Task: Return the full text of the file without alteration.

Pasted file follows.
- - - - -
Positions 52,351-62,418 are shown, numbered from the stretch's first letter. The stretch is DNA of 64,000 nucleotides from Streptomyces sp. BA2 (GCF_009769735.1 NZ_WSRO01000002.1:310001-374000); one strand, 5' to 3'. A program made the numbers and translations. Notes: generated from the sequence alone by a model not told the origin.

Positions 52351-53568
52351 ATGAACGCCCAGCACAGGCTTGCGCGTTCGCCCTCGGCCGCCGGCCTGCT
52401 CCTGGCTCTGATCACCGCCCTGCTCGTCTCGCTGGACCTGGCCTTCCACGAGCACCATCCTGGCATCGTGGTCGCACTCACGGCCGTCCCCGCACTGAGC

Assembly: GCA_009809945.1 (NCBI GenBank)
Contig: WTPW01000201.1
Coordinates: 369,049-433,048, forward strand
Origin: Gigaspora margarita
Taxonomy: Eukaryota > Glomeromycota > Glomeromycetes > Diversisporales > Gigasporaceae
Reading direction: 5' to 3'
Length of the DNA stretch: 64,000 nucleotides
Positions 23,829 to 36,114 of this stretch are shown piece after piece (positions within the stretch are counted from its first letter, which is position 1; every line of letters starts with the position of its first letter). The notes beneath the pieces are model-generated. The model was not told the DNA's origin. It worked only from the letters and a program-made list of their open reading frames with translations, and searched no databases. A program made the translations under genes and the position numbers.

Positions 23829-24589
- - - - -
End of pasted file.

Positions 52,351-62,418 are shown, numbered from the stretch's first letter. The stretch is DNA of 64,000 nucleotides from Streptomyces sp. BA2 (GCF_009769735.1 NZ_WSRO01000002.1:310001-374000); one strand, 5' to 3'. A program made the numbers and translations. Notes: generated from the sequence alone by a model not told the origin.

Positions 52351-53568
52351 ATGAACGCCCAGCACAGGCTTGCGCGTTCGCCCTCGGCCGCCGGCCTGCT
52401 CCTGGCTCTGATCACCGCCCTGCTCGTCTCGCTGGACCTGGCCTTCCACGAGCACCATCCTGGCATCGTGGTCGCACTCACGGCCGTCCCCGCACTGAGC

Assembly: GCA_009809945.1 (NCBI GenBank)
Contig: WTPW01000201.1
Coordinates: 369,049-433,048, forward strand
Origin: Gigaspora margarita
Taxonomy: Eukaryota > Glomeromycota > Glomeromycetes > Diversisporales > Gigasporaceae
Reading direction: 5' to 3'
Length of the DNA stretch: 64,000 nucleotides
Positions 23,829 to 36,114 of this stretch are shown piece after piece (positions within the stretch are counted from its first letter, which is position 1; every line of letters starts with the position of its first letter). The notes beneath the pieces are model-generated. The model was not told the DNA's origin. It worked only from the letters and a program-made list of their open reading frames with translations, and searched no databases. A program made the translations under genes and the position numbers.

Positions 23829-24589